A mix of Scots and English
Scots words over the flag of Scotland
Scots & Elfdalian
If you want to understand how close Norwegian, Danish, and Swedish are, you might try listening to or reading Scots. Some consider it to be a dialect of English, but it is generally accepted to be its own language - having diverged separately from Early Middle English. I don't understand everything this speaker (left) is saying, but I'm fairly certain he's talking about the English-speaking school system correcting his Scots for being "bad English."
The video description is inaccurate, or misleading at best: the speaker is mixing Scots and English - he is not just speaking Scots here. This is an example of how a closely related language gets confused for a dialect of the dominant language. This doesn't really happen with the aforementioned Nordic languages due to national boundaries as well as the lack of a dominant language amongst the three.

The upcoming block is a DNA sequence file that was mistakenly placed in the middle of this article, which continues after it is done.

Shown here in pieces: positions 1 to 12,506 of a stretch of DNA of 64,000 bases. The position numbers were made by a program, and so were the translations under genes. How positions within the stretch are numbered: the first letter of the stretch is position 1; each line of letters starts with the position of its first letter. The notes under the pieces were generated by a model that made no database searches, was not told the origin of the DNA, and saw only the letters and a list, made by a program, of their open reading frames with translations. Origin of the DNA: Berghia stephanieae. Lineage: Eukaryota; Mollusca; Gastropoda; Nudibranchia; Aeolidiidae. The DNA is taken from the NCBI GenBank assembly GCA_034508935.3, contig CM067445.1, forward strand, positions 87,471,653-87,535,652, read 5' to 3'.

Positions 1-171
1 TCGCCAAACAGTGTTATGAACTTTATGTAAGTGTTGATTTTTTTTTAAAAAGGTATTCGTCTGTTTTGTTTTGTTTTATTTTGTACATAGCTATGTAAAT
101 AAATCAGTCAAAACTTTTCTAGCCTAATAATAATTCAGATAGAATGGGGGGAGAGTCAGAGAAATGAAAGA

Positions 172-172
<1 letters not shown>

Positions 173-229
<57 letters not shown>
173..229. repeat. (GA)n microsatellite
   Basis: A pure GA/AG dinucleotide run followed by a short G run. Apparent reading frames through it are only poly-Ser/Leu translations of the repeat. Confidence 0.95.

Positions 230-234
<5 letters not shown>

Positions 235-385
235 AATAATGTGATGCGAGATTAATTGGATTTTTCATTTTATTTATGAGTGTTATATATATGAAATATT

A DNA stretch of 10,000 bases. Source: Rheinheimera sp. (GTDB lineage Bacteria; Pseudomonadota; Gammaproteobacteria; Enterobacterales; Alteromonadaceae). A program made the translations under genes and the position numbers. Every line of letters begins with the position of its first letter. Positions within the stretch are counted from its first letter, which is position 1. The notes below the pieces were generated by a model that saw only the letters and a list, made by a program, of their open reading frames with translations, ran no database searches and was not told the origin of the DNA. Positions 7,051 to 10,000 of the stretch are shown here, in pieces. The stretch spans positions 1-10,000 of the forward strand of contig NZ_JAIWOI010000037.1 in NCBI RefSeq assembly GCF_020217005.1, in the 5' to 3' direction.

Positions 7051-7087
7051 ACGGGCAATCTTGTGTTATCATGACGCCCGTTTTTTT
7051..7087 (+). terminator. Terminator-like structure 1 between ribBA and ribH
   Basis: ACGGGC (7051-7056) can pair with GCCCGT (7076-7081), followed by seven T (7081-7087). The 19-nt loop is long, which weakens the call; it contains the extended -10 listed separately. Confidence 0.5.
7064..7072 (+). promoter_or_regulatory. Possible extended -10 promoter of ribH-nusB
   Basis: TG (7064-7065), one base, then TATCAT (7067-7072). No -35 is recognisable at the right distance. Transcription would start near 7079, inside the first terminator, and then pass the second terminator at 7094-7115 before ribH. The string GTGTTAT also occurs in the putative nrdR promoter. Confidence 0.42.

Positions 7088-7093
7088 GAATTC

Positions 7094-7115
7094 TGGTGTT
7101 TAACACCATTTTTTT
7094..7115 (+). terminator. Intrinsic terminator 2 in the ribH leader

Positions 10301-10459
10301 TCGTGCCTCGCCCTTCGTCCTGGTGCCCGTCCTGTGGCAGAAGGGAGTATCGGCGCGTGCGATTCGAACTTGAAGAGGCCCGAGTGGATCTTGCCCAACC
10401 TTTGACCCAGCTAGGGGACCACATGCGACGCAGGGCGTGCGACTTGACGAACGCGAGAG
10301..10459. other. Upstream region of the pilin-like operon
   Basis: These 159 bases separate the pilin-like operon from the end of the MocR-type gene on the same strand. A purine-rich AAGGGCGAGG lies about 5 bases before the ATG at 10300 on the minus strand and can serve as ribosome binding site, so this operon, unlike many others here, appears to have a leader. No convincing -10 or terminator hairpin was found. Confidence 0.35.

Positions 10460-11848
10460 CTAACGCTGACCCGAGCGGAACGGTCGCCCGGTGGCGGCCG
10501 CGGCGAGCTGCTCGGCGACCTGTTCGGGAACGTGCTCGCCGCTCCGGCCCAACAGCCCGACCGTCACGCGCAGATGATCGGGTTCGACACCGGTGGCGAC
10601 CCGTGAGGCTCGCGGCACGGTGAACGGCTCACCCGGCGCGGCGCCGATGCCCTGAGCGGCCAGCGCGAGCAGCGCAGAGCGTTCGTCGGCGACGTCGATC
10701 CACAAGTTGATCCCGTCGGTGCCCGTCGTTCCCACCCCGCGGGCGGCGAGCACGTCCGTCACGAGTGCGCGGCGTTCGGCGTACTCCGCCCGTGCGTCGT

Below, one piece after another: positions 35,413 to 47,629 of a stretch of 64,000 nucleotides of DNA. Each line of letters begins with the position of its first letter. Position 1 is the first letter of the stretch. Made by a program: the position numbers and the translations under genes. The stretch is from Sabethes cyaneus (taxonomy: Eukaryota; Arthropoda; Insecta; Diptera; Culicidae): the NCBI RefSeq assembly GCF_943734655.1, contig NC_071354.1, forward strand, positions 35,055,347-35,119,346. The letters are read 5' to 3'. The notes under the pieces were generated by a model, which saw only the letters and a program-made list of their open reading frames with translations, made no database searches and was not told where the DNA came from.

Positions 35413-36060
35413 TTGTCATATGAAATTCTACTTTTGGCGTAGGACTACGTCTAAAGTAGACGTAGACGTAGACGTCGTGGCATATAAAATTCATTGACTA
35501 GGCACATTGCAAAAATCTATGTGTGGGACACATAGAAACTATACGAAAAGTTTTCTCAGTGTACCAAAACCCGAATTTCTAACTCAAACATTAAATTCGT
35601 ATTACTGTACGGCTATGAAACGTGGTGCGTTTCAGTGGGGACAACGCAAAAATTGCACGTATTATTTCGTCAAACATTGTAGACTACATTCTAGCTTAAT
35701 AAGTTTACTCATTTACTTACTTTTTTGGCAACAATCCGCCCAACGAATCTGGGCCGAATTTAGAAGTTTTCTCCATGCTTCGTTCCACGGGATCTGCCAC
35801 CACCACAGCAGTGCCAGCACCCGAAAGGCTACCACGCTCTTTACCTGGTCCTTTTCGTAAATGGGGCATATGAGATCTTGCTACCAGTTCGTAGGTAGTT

To hear Scots by itself, click here.
Norwegian, Danish, and Swedish are largely mutually intelligible, and their speakers probably have more experience trying to understand one another than you or I do trying to understand Scots - which no doubt contributes to intelligibility.
Similar to Scots, there is a little known language in Sweden called Elfdalian. Elfdalian is a Nordic language spoken by no more than 3000 people, and a Swede might tell you it's just a dialect of Swedish. However, it's actually fairly different grammatically, having retained some complex grammatical features from Old Norse that Swedish lost. Because of this, it might actually be further from Swedish than Danish or Norwegian. It's considered its own language based on lack of mutual intelligibility. Elfdalian speakers also speak Swedish, just as Scots speakers also know English. This creates the possibility that Swedes would be similarly confused, upon hearing an Elfdalian speaker, as to whether they were listening to Swedish or Elfdalian.